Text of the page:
[PICTURES] Obstructing the field? England's Hamza Shaikh controversially out at Under-19 Cricket World Cup

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Stuart Broad was left angered after England batsman Hamza Sheikh’s controversial dismissal at the Under-19 Cricket World Cup.

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The legendary fast bowler’s outburst followed a bizarre incident in the Super Sixes Group 2 contest against Zimbabwe in Potchefstroom, South Africa.

Sheikh was seen playing at a Ryan Simbi delivery, with the ball trapped beneath his foot after an inside edge. Sheikh then grabbed the ball to hand it back to his opponent. But the Zimbabwe team instead appealed to the umpire for the ball being handled without permission from the fielding side while the ball was live.

The incident left the young batsman perplexed, with commentary insisting Sheikh would be “livid” at the decision to be given out after a lengthy review.

Broad then took to X to react to the strange circumstances of the dismissal: “Oh get a grip. He’s passing a stationary ball back to the fielder? Doing him a favour! Cant give that out.”

The laws of the game cover this incident and state: “37.1.1 Either batter is out Obstructing the field if, except in the circumstances of 37.2, and while the ball is in play, he/she wilfully attempts to obstruct or distract the fielding side by word or action. See also Law 34 (Hit the ball twice).

“37.1.2 The striker is out Obstructing the field if, except in the circumstances of 37.2, in the act of receiving a ball delivered by the bowler, he/she wilfully strikes the ball with a hand not holding the bat. This will apply whether it is the first strike or a second or subsequent strike. The act of receiving the ball shall extend both to playing at the ball and to striking the ball more than once in defence of his/her wicket.”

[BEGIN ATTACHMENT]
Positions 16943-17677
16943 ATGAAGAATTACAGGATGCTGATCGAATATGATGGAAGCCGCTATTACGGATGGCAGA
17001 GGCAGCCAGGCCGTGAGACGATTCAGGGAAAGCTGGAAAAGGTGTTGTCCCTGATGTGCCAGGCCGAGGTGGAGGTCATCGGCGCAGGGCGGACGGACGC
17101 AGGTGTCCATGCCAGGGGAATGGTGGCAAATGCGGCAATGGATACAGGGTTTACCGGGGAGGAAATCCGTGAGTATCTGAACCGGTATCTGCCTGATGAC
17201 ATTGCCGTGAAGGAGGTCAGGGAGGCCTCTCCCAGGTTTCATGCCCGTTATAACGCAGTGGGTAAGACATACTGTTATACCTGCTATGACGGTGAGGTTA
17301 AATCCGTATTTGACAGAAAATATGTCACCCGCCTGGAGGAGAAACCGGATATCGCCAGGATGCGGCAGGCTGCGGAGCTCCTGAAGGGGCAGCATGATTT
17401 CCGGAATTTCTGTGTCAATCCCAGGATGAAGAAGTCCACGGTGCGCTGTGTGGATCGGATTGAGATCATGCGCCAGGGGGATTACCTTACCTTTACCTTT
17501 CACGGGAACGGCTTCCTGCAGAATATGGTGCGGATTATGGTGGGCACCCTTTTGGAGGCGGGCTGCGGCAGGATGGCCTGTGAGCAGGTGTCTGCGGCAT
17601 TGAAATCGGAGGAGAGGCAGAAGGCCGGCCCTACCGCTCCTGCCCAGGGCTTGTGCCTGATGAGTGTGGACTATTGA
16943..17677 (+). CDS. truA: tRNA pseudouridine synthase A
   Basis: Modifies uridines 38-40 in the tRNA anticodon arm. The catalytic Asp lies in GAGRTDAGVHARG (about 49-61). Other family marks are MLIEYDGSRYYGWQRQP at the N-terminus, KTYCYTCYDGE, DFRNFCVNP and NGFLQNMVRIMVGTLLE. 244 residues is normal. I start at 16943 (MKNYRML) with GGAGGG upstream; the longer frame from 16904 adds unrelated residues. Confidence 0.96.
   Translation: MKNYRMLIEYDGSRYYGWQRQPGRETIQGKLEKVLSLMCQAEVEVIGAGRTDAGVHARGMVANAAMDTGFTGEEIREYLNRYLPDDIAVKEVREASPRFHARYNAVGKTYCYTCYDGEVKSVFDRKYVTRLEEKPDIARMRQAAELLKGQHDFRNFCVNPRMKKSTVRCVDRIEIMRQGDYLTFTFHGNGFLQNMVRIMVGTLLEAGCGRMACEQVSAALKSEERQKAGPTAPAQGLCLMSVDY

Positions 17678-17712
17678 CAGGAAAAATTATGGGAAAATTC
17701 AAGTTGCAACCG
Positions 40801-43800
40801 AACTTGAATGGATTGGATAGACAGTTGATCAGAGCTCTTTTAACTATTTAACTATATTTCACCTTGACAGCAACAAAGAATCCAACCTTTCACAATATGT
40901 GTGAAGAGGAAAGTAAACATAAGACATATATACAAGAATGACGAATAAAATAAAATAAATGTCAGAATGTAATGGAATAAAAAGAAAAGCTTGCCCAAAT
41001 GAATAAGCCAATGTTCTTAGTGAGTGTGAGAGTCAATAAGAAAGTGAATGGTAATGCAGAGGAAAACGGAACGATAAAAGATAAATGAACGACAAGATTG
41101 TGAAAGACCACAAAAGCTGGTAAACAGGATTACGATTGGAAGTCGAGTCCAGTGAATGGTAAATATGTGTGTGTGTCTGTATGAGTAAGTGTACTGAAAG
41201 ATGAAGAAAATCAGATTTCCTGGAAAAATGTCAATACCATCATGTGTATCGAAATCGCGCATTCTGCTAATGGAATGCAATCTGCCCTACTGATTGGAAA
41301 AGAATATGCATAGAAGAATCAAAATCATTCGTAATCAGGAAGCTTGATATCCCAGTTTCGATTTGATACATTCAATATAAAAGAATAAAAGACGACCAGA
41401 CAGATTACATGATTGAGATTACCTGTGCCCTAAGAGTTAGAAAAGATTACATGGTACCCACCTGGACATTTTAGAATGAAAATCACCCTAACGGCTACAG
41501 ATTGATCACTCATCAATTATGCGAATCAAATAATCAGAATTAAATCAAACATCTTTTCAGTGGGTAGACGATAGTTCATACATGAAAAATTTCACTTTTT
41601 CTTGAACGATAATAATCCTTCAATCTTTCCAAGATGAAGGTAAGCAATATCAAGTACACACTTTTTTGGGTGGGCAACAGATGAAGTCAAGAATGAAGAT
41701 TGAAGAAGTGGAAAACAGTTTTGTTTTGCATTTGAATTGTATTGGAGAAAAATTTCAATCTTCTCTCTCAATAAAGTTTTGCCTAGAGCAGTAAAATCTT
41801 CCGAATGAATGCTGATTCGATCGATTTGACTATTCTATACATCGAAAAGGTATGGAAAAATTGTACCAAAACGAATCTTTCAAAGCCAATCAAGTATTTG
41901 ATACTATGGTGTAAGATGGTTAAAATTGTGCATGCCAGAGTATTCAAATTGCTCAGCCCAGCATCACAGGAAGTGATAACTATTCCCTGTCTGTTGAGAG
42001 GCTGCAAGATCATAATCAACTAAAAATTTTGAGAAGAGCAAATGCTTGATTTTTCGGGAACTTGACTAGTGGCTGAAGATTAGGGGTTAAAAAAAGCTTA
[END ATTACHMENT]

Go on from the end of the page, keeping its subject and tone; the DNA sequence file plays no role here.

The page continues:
If he just passed a ball to the fielder - then leave him alone!
 
Batters should be careful. They shouldn't take things for granted. This was out legally.
 
Back in the days (pre tim paine), Australian fielders did not allow the batter to handle the ball and would appeal if they did. They were ruthless and was a way to create pressure on the batter.
 
In u19 you will more of this or mankads because each player is wanting to win the game for there team and would do anything.

I think by the time they get into the senior team, they learn about sportsman spirit and interact with the cricket fertanity to learn about the unspoken dos and donts.
 
That is stupid of the batsman. You cant touch the ball and hand it back. You are then at the mercy of the opposition. Staartrt Broad is all preachy now - dude never walked for the thickest of edges and appealed for ridiculous calls on the time.. But no issues it as these are the rules. So Broad should stop this spirit of cricket nonsense and get back to reality.
 
Ian Chappell rubbishes 'spirit of cricket' fears as unusual trend emerges

Ian Chappell has slammed the 'spirit of cricket' debate, calling batters who touch or pick up the ball during play "stupid", urging them to simply follow the "laws of the game".

It comes as debate continues to rage over two 'obstructing the field' calls that divided opinion in the last week, raising concerns that players are losing touch with the respect that has been so heavily drilled into them when they learn the game of cricket.

England batter Hamza Shaikh was given out 'Obstructing the Field' in controversial scenes against Zimbabwe in the U19 Cricket World Cup in South Africa.

Meantime, the Sheffield Shield was the next competition involved in a spirit debate, after NSW batter Chris Green was given not out for obstructing the field against Western Australia.